In the mid-2000s, William Fisk, a senior scientist at Lawrence Berkeley National Laboratory, stumbled upon two obscure Hungarian studies that challenged common assumptions about the air indoors. The studies suggested that, even at relatively low levels, carbon dioxide could impair how well people thought and worked.
Fisk, an indoor–air quality expert who led the Berkeley Lab’s Indoor Environment Group, searched for other studies on the topic. He found none that had examined the health effects of CO2, the gas we exhale, below ultrahigh levels. “There was no quality research. It got to be a dogma that there are no effects below these high concentrations,” he said.
Fisk was skeptical of the Hungarian studies, which he had seen only briefly summarized in a non-peer-reviewed paper, but their findings nagged him nonetheless. And so, nearly a decade after encountering them, he decided to do his own analysis. Along with three colleagues at the Berkeley Lab, Fisk partnered with researchers at the State University of New York who had developed a computer-based test to measure decision-making.
In the experiment they conducted, the scientists had 22 participants take three versions of the test in two-and-a-half-hour sessions, each time with a different carbon dioxide level in the room.
The results floored Fisk. At concentrations as low as 1,000 parts per million (ppm), decision-making declined moderately, but noticeably, on most measures. At 2,500 ppm, decision-making was substantially hampered. By comparison, the Occupational Safety and Health Administration currently sets exposure limits for workers at 5,000 ppm, averaged out over an eight-hour workday.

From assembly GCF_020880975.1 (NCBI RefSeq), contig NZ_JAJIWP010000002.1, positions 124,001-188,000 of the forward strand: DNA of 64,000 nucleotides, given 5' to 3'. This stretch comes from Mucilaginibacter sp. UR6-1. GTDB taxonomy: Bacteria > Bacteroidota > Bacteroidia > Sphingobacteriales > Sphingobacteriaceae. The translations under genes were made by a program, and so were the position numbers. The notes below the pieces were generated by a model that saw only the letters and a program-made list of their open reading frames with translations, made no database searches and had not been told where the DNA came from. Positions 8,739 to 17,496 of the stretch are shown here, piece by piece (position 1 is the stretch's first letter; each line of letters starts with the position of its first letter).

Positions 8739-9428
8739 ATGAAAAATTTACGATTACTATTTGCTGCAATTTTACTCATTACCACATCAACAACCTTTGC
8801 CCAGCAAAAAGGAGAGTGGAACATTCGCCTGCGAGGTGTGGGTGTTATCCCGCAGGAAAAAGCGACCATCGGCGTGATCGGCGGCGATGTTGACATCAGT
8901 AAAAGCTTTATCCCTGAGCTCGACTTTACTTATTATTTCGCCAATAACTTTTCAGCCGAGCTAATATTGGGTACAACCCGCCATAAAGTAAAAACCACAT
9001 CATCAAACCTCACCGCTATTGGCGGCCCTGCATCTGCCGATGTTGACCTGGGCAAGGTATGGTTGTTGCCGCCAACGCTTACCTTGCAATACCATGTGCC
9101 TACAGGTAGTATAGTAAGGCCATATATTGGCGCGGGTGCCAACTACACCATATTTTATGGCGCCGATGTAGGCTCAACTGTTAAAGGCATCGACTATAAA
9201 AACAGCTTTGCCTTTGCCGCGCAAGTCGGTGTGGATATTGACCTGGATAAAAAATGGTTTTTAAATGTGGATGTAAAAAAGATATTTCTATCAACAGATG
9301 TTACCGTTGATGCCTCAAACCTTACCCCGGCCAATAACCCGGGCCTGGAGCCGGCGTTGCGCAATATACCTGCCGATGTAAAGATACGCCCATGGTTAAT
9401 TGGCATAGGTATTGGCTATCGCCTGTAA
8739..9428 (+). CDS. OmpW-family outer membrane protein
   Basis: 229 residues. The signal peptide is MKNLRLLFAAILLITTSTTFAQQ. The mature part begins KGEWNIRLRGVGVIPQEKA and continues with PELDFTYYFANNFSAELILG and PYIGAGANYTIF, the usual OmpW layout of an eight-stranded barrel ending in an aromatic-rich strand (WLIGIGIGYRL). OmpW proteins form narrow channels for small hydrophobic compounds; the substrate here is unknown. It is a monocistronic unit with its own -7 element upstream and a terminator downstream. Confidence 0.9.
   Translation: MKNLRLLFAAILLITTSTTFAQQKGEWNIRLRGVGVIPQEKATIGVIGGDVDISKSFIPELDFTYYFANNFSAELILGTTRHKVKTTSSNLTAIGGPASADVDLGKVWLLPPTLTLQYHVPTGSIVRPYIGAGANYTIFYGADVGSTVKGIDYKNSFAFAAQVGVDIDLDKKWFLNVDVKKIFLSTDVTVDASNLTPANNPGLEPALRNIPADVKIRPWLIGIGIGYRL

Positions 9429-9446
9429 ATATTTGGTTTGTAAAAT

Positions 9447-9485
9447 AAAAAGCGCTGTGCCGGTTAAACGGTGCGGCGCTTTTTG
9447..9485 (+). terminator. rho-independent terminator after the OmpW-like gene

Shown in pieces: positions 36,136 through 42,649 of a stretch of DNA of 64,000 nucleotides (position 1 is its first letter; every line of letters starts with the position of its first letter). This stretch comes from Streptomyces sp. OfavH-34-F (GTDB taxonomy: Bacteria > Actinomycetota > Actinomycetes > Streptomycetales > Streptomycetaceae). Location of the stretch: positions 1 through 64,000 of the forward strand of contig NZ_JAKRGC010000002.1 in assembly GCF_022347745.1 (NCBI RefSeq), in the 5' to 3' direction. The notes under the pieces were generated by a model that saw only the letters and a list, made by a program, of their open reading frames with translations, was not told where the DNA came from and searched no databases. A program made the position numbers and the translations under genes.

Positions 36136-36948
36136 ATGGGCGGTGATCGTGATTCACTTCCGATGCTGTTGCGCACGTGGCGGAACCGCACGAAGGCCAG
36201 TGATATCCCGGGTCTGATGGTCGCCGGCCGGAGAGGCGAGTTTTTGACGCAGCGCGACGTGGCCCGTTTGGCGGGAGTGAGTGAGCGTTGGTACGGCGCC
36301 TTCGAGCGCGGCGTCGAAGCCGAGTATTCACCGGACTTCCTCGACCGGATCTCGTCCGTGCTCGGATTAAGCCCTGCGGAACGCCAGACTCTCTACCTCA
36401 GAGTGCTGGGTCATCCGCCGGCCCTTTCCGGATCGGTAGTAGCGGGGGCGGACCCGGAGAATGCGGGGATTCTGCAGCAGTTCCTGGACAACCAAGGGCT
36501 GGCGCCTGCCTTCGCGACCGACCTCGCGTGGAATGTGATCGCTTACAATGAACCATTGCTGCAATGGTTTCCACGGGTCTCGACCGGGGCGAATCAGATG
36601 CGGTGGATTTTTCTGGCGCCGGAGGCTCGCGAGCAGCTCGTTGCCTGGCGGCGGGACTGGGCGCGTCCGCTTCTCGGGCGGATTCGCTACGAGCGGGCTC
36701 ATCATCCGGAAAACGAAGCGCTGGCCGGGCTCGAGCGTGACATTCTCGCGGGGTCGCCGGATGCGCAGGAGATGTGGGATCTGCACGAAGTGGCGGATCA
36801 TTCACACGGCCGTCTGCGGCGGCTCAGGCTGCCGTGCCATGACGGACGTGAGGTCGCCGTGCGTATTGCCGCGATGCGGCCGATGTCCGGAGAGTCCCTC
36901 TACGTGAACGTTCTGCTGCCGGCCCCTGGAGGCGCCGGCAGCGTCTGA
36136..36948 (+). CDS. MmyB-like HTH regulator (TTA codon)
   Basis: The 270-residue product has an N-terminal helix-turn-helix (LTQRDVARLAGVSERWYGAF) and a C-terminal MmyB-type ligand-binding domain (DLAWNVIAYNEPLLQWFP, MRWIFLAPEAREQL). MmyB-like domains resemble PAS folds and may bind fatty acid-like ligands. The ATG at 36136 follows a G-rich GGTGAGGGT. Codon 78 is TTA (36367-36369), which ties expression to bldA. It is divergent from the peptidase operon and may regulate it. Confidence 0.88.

“I was very surprised at the strength of the effect,” Fisk said. “These results were so contrary to the widespread view.”
He also worried about the implications of the findings. Carbon dioxide levels studied match those found in some crowded conference rooms, cars, and planes. Surgeons wearing masks probably inhale much more. Concentrations in public school classrooms frequently exceed 1,000 ppm and sometimes even 3,000 ppm.
“If you’re taking your SATs and happen to be stuck in a room that’s poorly ventilated, your performance could be adversely affected. Is that fair?” Fisk asked.
The team’s results, published in 2012 in Environmental Health Perspectives, were statistically significant, but they were cautious, noting that “confirmation of these findings is needed.” That confirmation came last fall, when a team led by Harvard public health researchers published another study in the journal, using the same test. They found that participants performed only half as well under indoor carbon-dioxide concentrations of 1,400 ppm as they did in a well-ventilated room.
“In science, when you find disagreement with what everyone has always thought, usually it turns out you’re wrong,” said Mark Mendell, a Berkeley Lab affiliate researcher who coauthored the 2012 study. “The fact that they were able to replicate the findings is very convincing.”
Convincing, but perhaps not yet conclusive. A March study in the journal Indoor Air found no effects on cognitive performance, based on tasks such as typing and doing arithmetic, at CO2 levels of 1,000 and 3,000 ppm. But even accepting the effects observed in the earlier studies, Fisk says other questions remain. Scientists don’t know what might cause the cognitive effects, for example, or whether people adapt to higher levels after consistent exposure.
NASA is currently replicating Fisk’s study, using a longer exposure time and adding a 5,000 ppm concentration level. Results are expected by April 2017. In the meantime, Fisk keeps his window open.